JANE HUME: Well, that decision to deny Qatar Airways at the expense of the flying public, at a cost to ordinary Australians, I think is a significant one that does need to be unpacked. The last time that similar decisions were made, that the Government is now pointing to, that Minister McCormack made in the previous Government, that was the time when airfares were at record lows, not record highs. Why was this decision made during a cost of living crisis? That's really the questions that we want to have answered.
LAURA JAYES: Are you in danger of over-egging your support perhaps for Qatar here, given there has been no apologies for that horrific incident that happened on their aircraft regarding women?
JANE HUME: The event that occurred to those women was just extraordinary. It was appalling and my understanding is that at the time, we worked quite closely with the Qatari Government to ensure that there was indeed an apology issued. However, there's probably still some questions to answer there and certainly there is an ongoing legal case, which I'm not going to comment on, because it is still within the courts. That said, this is a very separate decision and the separate decision is one about the cost of airfares and whether the Government has made decisions to limit competition in a market where it knows prices are now artificially inflated. The Government had an opportunity to lower airfares for Australians - and it chose not to, it chose not to. Why hasn't anyone been able to explain? So now it's if Catherine King says that the national interest, in whatever the national interest is, that is what we want to have explained to us. Because, you know, quite frankly, if it's security issues, why hasn't she consulted with those members of her Cabinet that are involved in the security portfolio?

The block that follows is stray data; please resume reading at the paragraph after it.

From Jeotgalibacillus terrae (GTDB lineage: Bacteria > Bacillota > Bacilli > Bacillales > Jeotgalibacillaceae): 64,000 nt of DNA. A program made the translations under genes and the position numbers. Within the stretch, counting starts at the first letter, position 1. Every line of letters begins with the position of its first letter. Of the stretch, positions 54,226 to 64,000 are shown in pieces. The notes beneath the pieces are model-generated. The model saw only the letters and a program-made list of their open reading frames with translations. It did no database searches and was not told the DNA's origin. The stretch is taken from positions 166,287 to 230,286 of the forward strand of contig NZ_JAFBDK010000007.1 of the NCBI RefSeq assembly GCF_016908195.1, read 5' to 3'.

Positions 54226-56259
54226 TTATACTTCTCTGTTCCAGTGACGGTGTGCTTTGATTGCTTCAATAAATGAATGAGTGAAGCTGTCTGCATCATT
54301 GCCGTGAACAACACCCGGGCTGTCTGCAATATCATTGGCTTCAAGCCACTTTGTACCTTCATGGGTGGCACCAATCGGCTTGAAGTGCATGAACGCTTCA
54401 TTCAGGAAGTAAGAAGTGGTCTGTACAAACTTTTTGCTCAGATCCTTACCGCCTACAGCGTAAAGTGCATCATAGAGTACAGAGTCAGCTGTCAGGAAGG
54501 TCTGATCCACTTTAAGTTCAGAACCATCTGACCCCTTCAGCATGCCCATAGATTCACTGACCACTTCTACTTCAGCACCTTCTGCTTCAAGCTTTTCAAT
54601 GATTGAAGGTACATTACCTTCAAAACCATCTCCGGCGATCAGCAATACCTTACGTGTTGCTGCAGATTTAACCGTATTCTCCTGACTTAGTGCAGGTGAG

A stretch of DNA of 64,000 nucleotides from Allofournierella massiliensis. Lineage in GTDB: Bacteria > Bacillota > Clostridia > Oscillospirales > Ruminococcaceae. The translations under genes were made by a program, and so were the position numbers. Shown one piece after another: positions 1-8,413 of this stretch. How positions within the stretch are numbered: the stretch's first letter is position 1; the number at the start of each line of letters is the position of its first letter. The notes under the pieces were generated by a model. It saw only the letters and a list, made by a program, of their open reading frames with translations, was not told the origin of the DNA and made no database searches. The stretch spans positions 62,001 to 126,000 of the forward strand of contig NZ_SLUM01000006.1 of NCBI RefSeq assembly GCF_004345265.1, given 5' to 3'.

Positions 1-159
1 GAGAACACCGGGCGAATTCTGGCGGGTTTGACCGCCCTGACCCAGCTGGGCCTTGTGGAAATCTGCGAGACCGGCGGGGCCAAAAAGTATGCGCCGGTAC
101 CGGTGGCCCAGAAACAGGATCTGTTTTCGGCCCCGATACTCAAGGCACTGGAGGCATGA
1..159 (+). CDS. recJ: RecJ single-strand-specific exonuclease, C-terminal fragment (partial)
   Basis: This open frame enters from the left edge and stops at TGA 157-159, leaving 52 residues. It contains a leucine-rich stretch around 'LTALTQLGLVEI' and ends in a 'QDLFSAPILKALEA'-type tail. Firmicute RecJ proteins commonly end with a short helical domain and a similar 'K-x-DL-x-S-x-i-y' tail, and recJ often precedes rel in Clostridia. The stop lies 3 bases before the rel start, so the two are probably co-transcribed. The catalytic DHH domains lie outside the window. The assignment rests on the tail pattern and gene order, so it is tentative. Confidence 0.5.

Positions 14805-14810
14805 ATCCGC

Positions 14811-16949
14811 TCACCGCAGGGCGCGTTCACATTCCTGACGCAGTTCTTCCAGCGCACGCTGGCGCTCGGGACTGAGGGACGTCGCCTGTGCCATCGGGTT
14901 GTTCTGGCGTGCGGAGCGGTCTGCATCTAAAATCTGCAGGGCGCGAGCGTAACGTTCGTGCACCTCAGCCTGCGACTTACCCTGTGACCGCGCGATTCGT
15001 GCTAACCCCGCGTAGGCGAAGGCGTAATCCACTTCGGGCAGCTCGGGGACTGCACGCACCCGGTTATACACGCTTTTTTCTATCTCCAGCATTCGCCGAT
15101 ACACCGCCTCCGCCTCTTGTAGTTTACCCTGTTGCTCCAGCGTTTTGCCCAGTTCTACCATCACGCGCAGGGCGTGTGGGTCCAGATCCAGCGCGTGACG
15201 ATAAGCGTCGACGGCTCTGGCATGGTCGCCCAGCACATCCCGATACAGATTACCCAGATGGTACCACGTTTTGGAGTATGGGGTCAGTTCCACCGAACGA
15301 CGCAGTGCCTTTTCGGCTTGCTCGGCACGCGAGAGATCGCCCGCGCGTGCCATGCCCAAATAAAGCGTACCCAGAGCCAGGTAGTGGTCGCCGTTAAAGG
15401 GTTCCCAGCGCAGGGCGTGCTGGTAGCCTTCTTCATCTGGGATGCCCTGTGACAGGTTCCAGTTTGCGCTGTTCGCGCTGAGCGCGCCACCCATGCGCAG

LAURA JAYES: You're right, it would have been taken to the National Committee of Cabinet to discuss that issue. But one last question is when we talk about that horrific incident that happened on Qatar and Qatar Airways, you know, would you blame the Government if they might not be able to say publicly, but if that weighed on their thinking in this decision?
JANE HUME: It does sound inconsistent, though, doesn't it? Because Qatar Airways already has routes to Australia.
LAURA JAYES: Sure but if you were in this position, would you be taking into account that incident?
JANE HUME: Well, if she is taking that incident into account, should she not be more explicit about that? And if she has taken that into account, and let’s face it, it is a human rights issue, why has she not discussed this with Penny Wong, who would be the relevant Minister. Penny Wong has already said that she wasn't consulted on the decision around Qatar. So there's too many inconsistencies here. That's what this Senate inquiry will hopefully uncover.
LAURA JAYES: Okay, Jane Hume, always good to talk to you. Thanks so much.